- Q & A
February 1988 Newsletter
Wines evaluated last month: 138 Rejected: 110 Approved: 28 Selected: 2
An interesting combination this month! As usual, one is a domestic wine, and the other is an import, but the domestic wine is made from a grape we do not normally grow in this country. It is a very famous grape in Italy, and many "heavy duty" wines are made from it. Only one American winery grows the grape and successfully offers a very unique version of wine from this grape. See page 2.
The import is from Italy, and is a charming white wine which we do not have a counterpart for in the United States. This varietal has attracted the at¬tention of the American wine consuming public, and significant quantities are im¬ported annually. I bring you one of the better ones. If you have not had a Pinot Grigio before, you will be surprised. If you know them, you will recognize the quality of this one. They vary so much. MESSAGE FROM MONICA (our office manager)... When you write or call, it would help us if you used the informa¬tion on your shipping label to identify yourself. There are some letters above the name that identify your account. If you are having us ship to an alternate address or party, please mention that also. Since we are not computerized yet, we do not have the luxury of instant and multidi-mensional search functions!
INSIDENebbiolo,'86.Martin Bros Pg. 2
Pinot Grigio,'86.Bollini Pg. 3
Wine Terminology III - Descriptives Pg. 4
Tasting Notes & Cellar Notes Pg. 5
Adventures in Eating Pg. 6
Wine & Gift order forms Pgs. 7/8
Membership in the Wine of the Month Club is open to anyone with an interest in and an appreciation for superb wines...and excellent wine values. Membership is FREE. For info, write: Wine of the Month Club, P.O. Box 217, Palos Verde, CA 90274. (213) 534-1980
NEBBIOLO, 1986. MARTIN BROTHERS WINERY Neb-Byol-Lo
Unless somebody planted some vines while I was not looking, our California selection this month is one of a kind. This ever so prestigious grape of Italy, is planted and nurtured only by the brothers Martin in the U.S.A. Best of all, the resulting wine is excellent... and somewhat different from the numerous and various Italian wines made from the same grape in It¬aly.
First, a little about the Martin Broth-ers. They are newcomers to the wine scene. Dominic is an enologist with a U.C. Davis education. Part of his col¬lege study was in Florence, Italy, where he was introduced to the won¬ders of the Nebbiolo grape. Tom is an ex Mattel executive and handles the marketing of their wines. The winery is owned and operated by the fami¬ly... the two brothers and their spous¬es, and two sisters. Some background in wine did exist... their dad was ad¬vertising manager of Padre vineyards (in Southern California... not listed any more) in the late 1930's. They started their winery in 1981, and I was very impressed with their first re¬lease... Chenin Blanc, 1981, which became our Club Selection in June 1982.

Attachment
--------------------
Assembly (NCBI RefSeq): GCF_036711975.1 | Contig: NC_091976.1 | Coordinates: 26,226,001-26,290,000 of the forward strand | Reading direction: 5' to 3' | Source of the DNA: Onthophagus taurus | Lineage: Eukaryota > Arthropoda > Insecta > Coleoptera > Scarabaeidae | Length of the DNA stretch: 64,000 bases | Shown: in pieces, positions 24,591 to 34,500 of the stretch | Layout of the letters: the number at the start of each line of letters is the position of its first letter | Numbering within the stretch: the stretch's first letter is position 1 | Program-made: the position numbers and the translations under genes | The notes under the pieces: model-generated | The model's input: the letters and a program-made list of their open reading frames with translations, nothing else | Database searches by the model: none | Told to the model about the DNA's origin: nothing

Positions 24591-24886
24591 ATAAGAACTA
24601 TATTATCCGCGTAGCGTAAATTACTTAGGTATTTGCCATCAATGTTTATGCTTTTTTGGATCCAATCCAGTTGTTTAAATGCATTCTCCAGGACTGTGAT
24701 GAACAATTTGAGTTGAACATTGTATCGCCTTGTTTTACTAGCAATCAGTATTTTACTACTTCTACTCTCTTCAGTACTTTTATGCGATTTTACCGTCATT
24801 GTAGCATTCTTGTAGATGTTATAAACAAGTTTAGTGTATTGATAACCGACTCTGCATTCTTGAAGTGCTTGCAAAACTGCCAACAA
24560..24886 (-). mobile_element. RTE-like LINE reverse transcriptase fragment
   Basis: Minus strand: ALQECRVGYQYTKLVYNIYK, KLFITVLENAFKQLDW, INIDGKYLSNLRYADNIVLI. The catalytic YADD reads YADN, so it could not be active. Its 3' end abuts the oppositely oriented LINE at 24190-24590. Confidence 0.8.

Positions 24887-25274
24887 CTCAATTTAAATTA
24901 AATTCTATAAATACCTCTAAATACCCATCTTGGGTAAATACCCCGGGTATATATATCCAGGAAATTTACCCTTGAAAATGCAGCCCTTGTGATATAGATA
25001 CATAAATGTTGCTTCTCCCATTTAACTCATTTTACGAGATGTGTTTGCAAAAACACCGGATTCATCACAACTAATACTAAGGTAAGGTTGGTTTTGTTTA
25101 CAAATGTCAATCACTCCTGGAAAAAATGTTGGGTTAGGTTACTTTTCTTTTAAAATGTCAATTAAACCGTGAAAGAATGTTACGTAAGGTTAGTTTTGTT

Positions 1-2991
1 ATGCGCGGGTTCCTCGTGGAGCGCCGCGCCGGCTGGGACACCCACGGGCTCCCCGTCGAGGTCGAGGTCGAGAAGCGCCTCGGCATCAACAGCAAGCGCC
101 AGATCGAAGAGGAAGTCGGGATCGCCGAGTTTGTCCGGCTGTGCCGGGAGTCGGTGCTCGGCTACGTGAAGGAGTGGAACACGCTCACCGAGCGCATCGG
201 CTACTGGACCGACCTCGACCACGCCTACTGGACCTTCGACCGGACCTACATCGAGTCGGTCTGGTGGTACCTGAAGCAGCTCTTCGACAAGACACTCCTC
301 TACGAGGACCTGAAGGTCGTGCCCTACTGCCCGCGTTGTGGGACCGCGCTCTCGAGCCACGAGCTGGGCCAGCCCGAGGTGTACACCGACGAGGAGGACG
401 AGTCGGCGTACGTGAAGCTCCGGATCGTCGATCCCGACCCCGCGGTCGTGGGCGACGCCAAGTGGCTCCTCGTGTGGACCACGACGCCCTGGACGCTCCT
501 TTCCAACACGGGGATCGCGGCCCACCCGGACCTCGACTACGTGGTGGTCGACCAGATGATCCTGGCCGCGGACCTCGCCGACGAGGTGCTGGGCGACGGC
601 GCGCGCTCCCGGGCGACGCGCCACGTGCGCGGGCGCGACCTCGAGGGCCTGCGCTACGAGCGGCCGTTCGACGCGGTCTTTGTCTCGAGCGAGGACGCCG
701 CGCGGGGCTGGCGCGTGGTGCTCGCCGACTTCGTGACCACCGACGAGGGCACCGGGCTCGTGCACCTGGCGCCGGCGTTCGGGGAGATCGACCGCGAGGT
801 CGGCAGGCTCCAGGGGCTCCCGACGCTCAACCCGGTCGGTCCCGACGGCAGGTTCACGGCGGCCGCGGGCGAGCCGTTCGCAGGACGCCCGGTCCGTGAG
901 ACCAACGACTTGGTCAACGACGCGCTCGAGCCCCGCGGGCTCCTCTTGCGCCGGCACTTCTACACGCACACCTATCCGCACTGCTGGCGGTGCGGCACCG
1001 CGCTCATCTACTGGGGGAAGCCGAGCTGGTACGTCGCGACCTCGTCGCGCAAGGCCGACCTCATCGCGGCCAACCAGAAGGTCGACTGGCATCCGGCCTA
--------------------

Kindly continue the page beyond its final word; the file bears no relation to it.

Now for the grape... it is a most versatile and famous grape in Italy. Indigenous to the Piedmont region, it is made into wines called Nebbiolo, Barolo, Barbaresco, Gattinara, Ghemme, Carema, and others. The styles vary, based on the areas and villages of origin, and the traditions of the producer. The great Barolo and Barabaresco wines from Piedmont re gion are world class, robust, red wines with longevity and complexing ability. Dominic has chosen to differ in his approach to using the Nebbiolo grape. He is structuring it to be ready-to-drink early on; soon after release, with a Beaujolais Nouveau style char-acter, but not really made that way! (carbonic maceration and no wood ageing). The wine has seen limited oak ageing, yet it has retained a youthful fruitiness.
This 1986 version is brilliant red in color, with a hint of purple. It has a powerful aroma, first fruity, some¬what cranberry, then moves into some evidence of alcohol, disguised by the fruit, finishing with a jamminess. Pe¬culiarly enough, it has overtones of "nouveau wine" even though it is not made that way Must be the varietal nature. The taste follows the nose per¬fectly. It is fruity, but with some backbone of tannin. It is crisp with acid, followed by an explosion of varietal flavor that spreads quickly throughout ones mouth. The fruiti¬ness lingers in the finish. Serve at room temperature with lunch sandwiches, or with beef dinners.
Cellaring Notes: Will complex for 3 to 5 years.#288A Regular Price: $8.00/each Member Reorder Price: $6.40/ea. 20.00% disc. $76.80/cs.
PINOT GRIGIO, 1986. BOLLINI Pee-No Gree-Jyo